The Mahabharata of Krishna-Dwaipayana Vyasa, Volume 2 eBook

This eBook from the Gutenberg Project consists of approximately 2,393 pages of information about The Mahabharata of Krishna-Dwaipayana Vyasa, Volume 2.

“Sanjaya said, ’Having slain the ruler of the Sindhus in the evening, Partha, after his meeting with Yudhishthira and the great bowman, viz., Satyaki, both proceeded towards Drona.  Then Yudhishthira, and Bhimasena, the son of Pandu, each with a separate division of the army, quickly proceeded against Drona.  Similarly, the intelligent Nakula, and the invincible Sahadeva, and Dhrishtadyumna with his own division, and Virata, and the ruler of the Salwas, with a large force, proceeded against Drona in battle.  Similarly, king Drupada, the father of Dhrishtadyumna, protected by the Panchalas proceeded, O king, against Drona.  And the sons of Draupadi, and the Rakshasa Ghatotkacha, accompanied by their forces, proceeded against Drona of great splendour.  The Prabhadraka-Panchalas also six thousand strong, and all effectual smiters, proceeded against Drona placing Sikhandin at their head.  Other foremost of men and mighty car-warriors among the Pandavas, uniting together, O bull among men, proceeded against Drona.  When those heroic warriors, O bull among the Bharatas, proceeded to battle, the night became pitch dark, enhancing the terrors of the timid.  And during that hour of darkness, O king, many were the warriors that laid down their lives.  And that night also proved the death of many elephants and steeds and foot-soldiers.  On that night of pitch darkness, yelling jackals everywhere inspired great fear with their blazing mouths.  Fierce owls, perching on the standards of Kauravas and hooting therefrom, foreboded fears.  Then, O king, a fierce uproar arose among the troops.  Mingling with the loud beat of drums and cymbals, grunts of elephants, neighings of steeds, and stampings of horse-hoofs, that uproar spread everywhere.  Then, in that hour of evening, fierce was the battle that took place between Drona, O king, and all of the Srinjayas.  The world having been enveloped in darkness, nothing could be noticed.  The welkin was covered with the dust raised by the combatants.  Blood of man and horse and elephant mingled together.  The earthy dust then disappeared.  All of us became perfectly cheerless.  During that night, like the sounds of a burning forest of bamboos on a mountain, frightful sounds were heard of clashing weapons.  With the sounds of Mridangas and Anakas and Vallakis and Patahas,[192] with the shouts (of human beings) and the neigh (of steeds), a dreadful confusion set in everywhere, O lord!  When the field of battle was enveloped in darkness, friends, O king, could not be distinguished from foes.  All were possessed with a madness in that night.  The earthen dust that had arisen, O king, was soon allayed with showers of blood.  Then, in consequence of golden coats of mail and the bright ornaments of the warriors, that darkness was dispelled.  The Bharata host then, adorned with gems and gold (and abounding with darts and standards), looked like the firmament in the night, O bull of Bharata’s race, bespangled with stars.  The field of battle then resounded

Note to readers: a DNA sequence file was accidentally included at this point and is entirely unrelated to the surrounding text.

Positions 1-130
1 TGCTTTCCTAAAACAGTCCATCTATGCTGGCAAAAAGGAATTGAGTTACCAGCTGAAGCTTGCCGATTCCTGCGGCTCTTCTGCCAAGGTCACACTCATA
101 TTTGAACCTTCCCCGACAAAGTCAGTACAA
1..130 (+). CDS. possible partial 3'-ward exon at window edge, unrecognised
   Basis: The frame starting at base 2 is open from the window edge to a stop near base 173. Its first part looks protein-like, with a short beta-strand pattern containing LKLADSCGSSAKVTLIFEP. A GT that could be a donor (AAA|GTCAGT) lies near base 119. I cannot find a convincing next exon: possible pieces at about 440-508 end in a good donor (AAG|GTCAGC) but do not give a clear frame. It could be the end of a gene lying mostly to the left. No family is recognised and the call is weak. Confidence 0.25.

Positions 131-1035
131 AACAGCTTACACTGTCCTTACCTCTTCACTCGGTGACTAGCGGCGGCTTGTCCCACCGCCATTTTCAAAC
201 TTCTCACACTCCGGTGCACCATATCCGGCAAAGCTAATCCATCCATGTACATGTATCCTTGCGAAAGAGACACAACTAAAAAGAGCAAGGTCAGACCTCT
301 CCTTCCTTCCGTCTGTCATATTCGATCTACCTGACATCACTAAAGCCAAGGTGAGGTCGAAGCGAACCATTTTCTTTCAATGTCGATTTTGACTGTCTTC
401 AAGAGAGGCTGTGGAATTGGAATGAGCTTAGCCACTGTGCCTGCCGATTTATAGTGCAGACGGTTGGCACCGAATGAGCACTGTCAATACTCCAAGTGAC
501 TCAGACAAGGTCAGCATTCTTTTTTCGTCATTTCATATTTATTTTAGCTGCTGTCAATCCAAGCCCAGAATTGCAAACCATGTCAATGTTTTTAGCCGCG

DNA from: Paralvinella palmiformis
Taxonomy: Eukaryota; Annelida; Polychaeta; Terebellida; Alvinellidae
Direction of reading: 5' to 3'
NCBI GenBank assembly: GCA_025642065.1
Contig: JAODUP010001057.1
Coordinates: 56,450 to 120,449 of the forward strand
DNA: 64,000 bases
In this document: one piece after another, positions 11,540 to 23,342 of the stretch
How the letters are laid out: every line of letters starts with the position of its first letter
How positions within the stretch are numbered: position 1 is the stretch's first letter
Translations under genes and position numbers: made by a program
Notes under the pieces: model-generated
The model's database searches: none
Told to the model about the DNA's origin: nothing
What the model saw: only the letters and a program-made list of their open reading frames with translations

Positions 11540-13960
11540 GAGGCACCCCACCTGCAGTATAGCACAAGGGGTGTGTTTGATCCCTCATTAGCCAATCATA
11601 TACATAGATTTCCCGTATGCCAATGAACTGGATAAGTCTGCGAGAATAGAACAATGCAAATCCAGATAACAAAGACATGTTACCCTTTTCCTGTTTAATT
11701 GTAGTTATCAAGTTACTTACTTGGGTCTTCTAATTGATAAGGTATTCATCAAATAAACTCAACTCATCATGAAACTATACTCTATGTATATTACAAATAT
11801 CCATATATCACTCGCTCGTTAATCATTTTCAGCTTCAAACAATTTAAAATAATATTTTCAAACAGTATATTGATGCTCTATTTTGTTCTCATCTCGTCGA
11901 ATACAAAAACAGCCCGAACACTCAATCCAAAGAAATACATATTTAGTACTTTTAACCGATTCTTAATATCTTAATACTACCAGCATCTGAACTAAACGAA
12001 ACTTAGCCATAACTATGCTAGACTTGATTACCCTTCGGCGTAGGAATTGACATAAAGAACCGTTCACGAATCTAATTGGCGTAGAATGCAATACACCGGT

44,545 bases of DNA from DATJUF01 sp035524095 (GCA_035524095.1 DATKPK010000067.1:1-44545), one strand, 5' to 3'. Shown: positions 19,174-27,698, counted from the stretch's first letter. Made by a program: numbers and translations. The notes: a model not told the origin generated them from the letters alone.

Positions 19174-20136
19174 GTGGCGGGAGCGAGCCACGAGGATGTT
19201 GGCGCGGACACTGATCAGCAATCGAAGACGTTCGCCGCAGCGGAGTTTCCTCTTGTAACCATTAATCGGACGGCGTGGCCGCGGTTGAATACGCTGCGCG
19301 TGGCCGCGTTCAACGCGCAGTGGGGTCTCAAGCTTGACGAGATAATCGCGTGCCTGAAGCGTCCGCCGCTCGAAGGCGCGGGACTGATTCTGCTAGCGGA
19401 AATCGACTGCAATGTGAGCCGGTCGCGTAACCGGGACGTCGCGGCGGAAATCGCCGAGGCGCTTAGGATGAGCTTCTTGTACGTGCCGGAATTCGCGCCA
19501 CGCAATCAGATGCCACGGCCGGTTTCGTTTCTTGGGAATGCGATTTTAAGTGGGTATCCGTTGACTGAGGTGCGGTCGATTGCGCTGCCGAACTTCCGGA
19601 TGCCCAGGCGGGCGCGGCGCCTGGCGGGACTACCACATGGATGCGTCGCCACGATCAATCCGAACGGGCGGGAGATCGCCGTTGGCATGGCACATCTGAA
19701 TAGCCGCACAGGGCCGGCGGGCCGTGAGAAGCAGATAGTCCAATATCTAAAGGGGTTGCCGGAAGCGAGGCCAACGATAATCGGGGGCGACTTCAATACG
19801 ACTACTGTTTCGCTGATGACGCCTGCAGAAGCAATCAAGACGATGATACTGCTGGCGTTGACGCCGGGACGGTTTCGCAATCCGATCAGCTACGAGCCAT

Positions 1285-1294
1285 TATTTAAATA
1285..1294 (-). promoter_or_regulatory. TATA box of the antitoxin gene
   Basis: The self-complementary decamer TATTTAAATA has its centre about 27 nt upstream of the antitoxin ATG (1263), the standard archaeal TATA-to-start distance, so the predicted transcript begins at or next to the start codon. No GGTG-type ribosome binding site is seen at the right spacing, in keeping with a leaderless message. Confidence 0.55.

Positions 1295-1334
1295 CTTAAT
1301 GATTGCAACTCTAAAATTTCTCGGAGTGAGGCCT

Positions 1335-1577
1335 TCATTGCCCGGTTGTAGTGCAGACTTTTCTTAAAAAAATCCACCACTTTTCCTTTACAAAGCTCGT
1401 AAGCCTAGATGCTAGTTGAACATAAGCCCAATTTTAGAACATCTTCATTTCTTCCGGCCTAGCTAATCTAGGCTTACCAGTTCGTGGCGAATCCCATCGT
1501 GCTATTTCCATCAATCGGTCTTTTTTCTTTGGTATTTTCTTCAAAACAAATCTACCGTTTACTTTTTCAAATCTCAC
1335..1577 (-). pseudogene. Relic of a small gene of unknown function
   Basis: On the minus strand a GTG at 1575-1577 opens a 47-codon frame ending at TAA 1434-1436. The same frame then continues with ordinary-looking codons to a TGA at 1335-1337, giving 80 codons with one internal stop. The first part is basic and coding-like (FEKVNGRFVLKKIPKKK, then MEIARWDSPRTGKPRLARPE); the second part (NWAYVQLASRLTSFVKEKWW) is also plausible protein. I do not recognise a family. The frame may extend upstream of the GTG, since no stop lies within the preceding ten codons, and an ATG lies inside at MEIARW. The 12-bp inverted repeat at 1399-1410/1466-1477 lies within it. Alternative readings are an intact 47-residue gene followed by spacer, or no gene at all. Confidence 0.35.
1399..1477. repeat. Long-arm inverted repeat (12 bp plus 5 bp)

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The Mahabharata of Krishna-Dwaipayana Vyasa, Volume 2 from Project Gutenberg. Public domain.